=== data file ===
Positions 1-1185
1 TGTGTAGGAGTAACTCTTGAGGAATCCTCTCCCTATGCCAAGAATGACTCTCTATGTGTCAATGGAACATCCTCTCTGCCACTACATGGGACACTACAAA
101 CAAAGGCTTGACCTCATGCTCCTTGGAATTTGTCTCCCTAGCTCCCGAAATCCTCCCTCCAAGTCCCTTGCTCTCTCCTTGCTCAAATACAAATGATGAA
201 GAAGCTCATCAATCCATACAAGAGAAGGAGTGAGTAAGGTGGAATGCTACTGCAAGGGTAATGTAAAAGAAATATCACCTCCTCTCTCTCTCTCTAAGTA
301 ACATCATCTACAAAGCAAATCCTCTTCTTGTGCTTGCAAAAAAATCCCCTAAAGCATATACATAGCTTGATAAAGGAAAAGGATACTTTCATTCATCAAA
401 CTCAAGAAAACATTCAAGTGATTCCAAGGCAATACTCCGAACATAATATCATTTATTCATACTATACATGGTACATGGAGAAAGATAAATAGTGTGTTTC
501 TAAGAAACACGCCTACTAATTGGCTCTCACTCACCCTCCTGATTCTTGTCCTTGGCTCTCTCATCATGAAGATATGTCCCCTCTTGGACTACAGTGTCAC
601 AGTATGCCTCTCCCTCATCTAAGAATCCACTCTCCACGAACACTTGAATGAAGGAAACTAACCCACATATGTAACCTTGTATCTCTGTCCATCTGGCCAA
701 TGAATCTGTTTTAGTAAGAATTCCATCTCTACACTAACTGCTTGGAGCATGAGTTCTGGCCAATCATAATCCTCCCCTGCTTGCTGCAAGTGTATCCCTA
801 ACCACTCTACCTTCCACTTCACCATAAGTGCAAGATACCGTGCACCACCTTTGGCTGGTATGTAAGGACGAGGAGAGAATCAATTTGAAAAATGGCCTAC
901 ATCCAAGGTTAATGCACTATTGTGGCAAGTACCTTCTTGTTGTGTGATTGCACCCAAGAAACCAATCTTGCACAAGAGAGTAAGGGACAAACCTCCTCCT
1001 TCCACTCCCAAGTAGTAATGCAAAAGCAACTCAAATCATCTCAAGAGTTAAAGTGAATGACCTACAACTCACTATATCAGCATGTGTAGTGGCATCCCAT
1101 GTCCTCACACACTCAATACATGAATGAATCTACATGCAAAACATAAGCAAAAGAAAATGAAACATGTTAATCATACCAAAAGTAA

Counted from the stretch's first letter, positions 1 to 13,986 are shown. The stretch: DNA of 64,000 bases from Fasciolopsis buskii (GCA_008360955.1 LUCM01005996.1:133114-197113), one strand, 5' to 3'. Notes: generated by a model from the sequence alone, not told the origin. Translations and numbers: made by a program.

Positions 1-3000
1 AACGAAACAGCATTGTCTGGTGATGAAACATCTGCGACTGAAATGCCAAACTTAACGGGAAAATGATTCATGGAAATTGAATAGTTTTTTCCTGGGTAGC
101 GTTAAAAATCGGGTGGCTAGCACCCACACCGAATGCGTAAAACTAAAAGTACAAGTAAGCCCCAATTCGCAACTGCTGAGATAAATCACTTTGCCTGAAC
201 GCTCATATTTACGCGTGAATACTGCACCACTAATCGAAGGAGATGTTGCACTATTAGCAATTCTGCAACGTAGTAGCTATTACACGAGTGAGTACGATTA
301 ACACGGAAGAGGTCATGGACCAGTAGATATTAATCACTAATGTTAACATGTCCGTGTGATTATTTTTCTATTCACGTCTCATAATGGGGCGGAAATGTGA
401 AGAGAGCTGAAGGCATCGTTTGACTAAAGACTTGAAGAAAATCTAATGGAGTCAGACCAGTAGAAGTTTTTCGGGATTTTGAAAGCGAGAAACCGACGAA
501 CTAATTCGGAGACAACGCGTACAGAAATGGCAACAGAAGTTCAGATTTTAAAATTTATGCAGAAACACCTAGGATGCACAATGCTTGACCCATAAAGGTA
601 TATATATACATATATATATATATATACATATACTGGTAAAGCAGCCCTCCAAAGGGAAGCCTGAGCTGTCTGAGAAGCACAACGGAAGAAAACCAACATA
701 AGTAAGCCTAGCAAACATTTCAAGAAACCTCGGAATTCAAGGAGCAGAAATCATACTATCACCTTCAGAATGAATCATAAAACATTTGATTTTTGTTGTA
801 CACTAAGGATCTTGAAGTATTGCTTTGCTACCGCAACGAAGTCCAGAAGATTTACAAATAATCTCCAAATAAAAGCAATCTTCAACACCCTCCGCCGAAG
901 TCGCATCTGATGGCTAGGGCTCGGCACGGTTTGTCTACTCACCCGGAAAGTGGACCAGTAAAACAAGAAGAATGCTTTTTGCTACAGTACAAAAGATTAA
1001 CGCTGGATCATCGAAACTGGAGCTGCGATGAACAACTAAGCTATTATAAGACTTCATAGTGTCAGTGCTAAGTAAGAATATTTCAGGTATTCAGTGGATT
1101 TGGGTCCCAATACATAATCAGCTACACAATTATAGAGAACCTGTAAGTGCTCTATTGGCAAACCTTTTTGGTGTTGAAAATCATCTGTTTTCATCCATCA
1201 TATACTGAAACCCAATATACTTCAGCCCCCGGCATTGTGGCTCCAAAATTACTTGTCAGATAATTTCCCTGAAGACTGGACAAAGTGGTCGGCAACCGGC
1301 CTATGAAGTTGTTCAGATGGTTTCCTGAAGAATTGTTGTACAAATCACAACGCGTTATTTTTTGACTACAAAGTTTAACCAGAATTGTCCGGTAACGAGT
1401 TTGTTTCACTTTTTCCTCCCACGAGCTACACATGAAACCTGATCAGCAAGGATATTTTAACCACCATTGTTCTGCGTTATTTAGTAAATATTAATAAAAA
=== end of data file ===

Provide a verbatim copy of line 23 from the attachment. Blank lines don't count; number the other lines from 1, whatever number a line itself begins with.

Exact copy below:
701 AGTAAGCCTAGCAAACATTTCAAGAAACCTCGGAATTCAAGGAGCAGAAATCATACTATCACCTTCAGAATGAATCATAAAACATTTGATTTTTGTTGTA